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Tesla (TSLA): Did Strong Q2 Numbers Turn Wall Street’s Feeling On Stock?

Tesla (TSLA) bulls feasted on record quarterly delivery numbers as the company rebounded from two weak quarters. The quarterly delivery number for all models – which came in at ~95,200 – beat Wall Street’s estimate of 90,700 and quells doubts over what many considered to be diminishing demand for Tesla’s vehicles.

Total deliveries were up 51% from last quarter, where Tesla’s deliveries were low due to fading tax credits for their vehicles and the company’s push to get orders in before the end of 2018. Wall Street also focused on posted Model 3 deliveries because that line is most crucial to Tesla’s success as a mass-market carmaker. Model 3 deliveries finished at 77,550 which marginally beat out the Street’s estimate of 74,100. Although the Model 3 numbers were a priority for analysts, Model S and Model X deliveries also beat expectations. Tesla noted that 7,400 vehicles were in transit, which would have taken deliveries above their original guidance of 90K-100K for the quarter. Overall, Wall Street reacted well to Tesla’s announcement with shares up ~7% in after-hours trading.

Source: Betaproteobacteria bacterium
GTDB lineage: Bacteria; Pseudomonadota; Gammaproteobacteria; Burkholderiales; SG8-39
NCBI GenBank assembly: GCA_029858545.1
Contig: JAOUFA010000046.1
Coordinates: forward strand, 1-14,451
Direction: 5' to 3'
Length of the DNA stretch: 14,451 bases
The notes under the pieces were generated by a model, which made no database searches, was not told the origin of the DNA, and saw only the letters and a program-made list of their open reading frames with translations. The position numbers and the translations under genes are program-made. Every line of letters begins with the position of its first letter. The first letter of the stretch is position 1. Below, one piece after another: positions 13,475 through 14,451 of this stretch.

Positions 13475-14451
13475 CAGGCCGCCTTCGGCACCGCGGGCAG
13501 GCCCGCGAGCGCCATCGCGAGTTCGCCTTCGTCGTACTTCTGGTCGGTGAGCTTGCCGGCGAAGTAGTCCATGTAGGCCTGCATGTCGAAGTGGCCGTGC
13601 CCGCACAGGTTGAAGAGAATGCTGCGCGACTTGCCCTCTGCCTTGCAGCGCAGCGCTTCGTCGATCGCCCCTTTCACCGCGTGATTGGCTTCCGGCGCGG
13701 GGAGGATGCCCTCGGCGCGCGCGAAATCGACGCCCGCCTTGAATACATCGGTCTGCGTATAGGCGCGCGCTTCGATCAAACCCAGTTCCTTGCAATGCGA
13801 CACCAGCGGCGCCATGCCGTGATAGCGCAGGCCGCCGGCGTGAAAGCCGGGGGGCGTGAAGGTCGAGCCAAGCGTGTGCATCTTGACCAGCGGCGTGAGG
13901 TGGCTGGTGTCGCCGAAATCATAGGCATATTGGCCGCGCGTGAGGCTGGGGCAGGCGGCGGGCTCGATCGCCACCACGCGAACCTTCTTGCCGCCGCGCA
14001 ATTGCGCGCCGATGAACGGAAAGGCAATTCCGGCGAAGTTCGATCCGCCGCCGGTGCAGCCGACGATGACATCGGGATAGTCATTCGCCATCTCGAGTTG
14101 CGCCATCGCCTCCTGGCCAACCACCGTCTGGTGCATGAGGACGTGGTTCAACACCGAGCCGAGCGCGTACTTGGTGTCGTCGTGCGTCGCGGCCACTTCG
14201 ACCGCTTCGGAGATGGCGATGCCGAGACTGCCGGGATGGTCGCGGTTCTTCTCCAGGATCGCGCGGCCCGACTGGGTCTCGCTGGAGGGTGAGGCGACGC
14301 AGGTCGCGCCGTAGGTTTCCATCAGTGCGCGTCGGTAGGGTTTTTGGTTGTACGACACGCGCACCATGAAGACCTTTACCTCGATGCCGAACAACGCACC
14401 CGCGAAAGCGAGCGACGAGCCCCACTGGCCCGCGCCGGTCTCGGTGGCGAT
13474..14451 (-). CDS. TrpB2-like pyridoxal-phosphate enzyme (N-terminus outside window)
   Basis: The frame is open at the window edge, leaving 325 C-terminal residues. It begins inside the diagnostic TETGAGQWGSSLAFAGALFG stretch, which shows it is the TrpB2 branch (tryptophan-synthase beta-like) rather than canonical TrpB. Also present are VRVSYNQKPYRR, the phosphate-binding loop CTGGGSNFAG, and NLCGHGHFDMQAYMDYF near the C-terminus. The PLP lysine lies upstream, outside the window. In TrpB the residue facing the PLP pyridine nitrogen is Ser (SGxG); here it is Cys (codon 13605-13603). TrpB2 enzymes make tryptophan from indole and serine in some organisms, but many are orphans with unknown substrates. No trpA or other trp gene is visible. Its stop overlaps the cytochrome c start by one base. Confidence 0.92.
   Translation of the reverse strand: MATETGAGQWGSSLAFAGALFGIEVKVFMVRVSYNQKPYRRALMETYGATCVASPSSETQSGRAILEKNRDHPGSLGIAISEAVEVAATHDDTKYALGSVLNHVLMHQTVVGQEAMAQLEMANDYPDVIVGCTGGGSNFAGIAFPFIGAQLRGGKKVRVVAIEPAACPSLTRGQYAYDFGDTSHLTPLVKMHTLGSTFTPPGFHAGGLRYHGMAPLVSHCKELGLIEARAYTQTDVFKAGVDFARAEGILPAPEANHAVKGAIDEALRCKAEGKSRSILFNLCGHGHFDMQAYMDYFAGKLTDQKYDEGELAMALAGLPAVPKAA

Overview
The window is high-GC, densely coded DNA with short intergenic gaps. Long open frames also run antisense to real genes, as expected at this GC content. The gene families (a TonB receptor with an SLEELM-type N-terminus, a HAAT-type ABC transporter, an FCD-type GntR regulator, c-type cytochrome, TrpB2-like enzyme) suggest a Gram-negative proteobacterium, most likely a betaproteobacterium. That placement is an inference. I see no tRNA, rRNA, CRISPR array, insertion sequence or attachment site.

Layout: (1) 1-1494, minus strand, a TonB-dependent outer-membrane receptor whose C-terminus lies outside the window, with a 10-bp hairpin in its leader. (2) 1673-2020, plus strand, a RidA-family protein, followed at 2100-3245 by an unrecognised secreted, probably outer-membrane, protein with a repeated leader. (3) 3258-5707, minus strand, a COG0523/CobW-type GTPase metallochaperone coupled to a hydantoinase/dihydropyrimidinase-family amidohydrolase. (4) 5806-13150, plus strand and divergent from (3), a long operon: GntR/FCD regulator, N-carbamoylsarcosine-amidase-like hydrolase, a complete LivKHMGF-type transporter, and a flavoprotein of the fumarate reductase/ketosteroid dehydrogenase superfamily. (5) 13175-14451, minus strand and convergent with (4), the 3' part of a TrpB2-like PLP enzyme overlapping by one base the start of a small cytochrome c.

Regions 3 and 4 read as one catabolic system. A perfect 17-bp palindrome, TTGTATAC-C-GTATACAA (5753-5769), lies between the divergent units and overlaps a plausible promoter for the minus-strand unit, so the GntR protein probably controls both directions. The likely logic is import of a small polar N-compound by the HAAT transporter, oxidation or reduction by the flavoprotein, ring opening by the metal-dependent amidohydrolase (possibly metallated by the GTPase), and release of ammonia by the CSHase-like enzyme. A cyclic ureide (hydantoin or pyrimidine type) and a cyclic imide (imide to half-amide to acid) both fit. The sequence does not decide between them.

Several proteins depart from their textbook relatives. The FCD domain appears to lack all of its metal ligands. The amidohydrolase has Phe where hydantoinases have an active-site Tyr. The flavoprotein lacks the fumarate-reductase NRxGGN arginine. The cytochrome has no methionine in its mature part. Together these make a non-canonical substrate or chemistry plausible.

Wedbush analyst Daniel Ives believes the company “got the demand story back on track” and took “a major step in the right direction.” Ives is maintaining his Neutral rating and $230 price target for Tesla (To watch Ives’ price target, click here).

Ives thesis remains unchanged for now because “the stock and future of Tesla all reside on the sustainable demand going forward and elusive profitability profile which continues to be a major concern on the name.” Ives is not convinced of Tesla’s ability to sustain this quarter’s success, considering it a “battleground stock for the bulls/bears over the coming quarters.” One interesting aspect to consider is if Tesla once again benefited from some “pull forward demand” as a result of customers choosing to buy vehicles prior to the July 1st tax credit reduction. This type of consumer behavior has helped boost Tesla’s numbers before and analysts are aware of its tendency to inflate demand prospects in certain quarterly reports.

Ultimately, the quarterly numbers look very promising for Tesla’s future, but they will need to string together a few more solid quarters in a row before skeptical analysts such as Ives completely buy-in. TipRanks analysis of 26 analyst ratings on TSLA over the last 3 months shows that there is a Hold consensus on the stock. 9 analysts recommend Buying Tesla, 5 advise Holding, and 3 have the stock rated as a Sell. The average price target for TSLA is $255.30, which represents a 13.7% upside on the current price (See TSLA’s price targets and analyst ratings on TipRanks).

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